“Last week I spent 22 hours in Las Vegas,” National Book Critics Circle frontman John Freeman tells Guardian readers, and “good luck finding a book.” That’s the opening salvo in yet another one of those “OMG, the lumpenproletariat doesn’t seem adore reading as much as I do, so let’s throw in the towel on Western civilization” pieces we’ve all come to know and love. At least this time Freeman only blames the impending collapse of American letters on money-hungry Republicans, and not on the shrinking book review sections…oh, wait, no, he does manage to throw that hobby horse in, but as an effect rather than as a cause.
“Even in New York City, the so-called literary epicenter of America, books are becoming scarcer,” Freeman complains. “Many of the venerable independent bookstores have closed down, as have the used bookstores. Jump on a downtown subway train and you’ll be lucky to see more than a couple of people reading books.”
Let’s call bullshit on that, shall we? Granted, some venerable indie bookstores have closed down; I was as disappointed when Coliseum Books went out of business again as the next fellow, but you know what? There’s a Barnes & Noble three blocks up Fifth Avenue, one of several scattered throughout the city. Even if you’re one of those anti-corporate types who wouldn’t be caught dead at B&N or Borders, there’s still plenty of good independent stores in Manhattan, and The Strand still has plenty of half-price review copies. So if anybody tells you they’re having trouble finding good reading material in Manhattan, feel free to take them to one of those bookstores, grab a hardcover, and smack them upside the head with it.*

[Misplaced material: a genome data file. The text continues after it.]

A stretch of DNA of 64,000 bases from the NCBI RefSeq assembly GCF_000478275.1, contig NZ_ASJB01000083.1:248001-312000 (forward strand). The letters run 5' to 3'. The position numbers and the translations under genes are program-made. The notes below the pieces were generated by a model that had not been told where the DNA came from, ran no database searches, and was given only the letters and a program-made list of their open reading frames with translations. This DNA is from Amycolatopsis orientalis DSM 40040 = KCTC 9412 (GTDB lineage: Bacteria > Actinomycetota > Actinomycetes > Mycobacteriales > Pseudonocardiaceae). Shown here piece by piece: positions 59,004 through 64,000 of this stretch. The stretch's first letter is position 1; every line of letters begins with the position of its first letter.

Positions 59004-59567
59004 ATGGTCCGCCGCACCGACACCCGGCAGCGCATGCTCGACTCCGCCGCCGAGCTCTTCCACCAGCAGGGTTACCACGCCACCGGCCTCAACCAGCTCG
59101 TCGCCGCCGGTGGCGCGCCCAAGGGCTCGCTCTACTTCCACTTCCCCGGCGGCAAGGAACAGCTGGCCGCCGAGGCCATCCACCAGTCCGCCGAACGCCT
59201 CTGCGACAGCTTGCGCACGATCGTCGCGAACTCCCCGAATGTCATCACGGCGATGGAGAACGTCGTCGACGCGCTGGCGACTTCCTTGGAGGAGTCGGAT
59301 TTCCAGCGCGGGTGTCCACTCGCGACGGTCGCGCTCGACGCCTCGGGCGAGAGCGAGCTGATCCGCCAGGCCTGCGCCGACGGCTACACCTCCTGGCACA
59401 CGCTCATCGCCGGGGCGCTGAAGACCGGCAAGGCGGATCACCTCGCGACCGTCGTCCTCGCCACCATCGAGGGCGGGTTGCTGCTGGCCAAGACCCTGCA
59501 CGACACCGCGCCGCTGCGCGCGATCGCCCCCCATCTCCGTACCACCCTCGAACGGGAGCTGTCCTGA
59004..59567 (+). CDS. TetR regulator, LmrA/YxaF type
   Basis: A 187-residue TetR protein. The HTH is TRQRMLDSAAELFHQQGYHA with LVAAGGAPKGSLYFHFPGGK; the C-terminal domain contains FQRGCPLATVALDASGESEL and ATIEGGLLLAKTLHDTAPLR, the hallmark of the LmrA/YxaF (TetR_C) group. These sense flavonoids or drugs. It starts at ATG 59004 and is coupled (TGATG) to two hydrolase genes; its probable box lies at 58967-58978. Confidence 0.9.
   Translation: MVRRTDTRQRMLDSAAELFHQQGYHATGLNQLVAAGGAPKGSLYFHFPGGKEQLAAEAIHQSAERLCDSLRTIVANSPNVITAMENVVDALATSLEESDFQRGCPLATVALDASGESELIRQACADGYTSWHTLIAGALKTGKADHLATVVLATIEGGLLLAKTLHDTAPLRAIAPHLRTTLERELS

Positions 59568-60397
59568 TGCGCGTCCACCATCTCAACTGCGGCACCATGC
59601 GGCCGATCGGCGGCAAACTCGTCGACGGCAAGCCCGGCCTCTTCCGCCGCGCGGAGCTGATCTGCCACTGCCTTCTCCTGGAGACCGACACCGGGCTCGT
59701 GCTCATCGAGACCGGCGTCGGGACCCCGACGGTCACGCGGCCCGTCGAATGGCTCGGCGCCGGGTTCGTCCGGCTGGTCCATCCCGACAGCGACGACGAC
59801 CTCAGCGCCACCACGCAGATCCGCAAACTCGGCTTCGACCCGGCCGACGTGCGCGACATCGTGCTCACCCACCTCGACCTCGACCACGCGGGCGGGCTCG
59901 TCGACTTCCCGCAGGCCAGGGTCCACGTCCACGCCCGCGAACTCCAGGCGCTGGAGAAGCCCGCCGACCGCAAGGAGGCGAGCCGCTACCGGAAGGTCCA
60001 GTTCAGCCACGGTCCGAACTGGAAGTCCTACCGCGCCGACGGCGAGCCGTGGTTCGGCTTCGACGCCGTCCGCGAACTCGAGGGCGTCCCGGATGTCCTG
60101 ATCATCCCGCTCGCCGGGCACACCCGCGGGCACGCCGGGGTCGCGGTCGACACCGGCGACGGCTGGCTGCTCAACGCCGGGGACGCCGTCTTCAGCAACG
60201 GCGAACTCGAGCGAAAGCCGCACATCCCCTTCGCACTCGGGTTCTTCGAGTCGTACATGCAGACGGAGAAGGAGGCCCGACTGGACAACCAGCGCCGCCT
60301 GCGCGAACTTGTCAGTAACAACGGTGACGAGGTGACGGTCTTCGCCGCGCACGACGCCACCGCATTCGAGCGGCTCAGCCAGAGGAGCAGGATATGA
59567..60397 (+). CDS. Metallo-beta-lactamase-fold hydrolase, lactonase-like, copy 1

Well, sure, you might say, but Las Vegas is still a cultural wasteland, isn’t it? Maybe—or maybe Freeman just didn’t look very hard, because he totally missed The Reading Room in the shopping pavilion at Mandalay Bay, one of several stores PW discussed when it spotlighted the Nevada bookselling landscape last week, and the subject of a Bookforum profile last winter. Perhaps Freeman was too busy nursing his anti-conservative fury to keep up with the trades; he and Pat Schroeder can form a club. (Oh, and Meg Gardiner was similarly unimpressed, which is how I found out about this in the first place.)
*As for the subway thing, whenever I don’t have my nose buried in a book, I see plenty of other people reading books—not the entire car, true, but then I don’t see everybody on the subway listening to iPods, either, and I’m not exactly wailing and gnashing my teeth about how Americans have lost interest in music.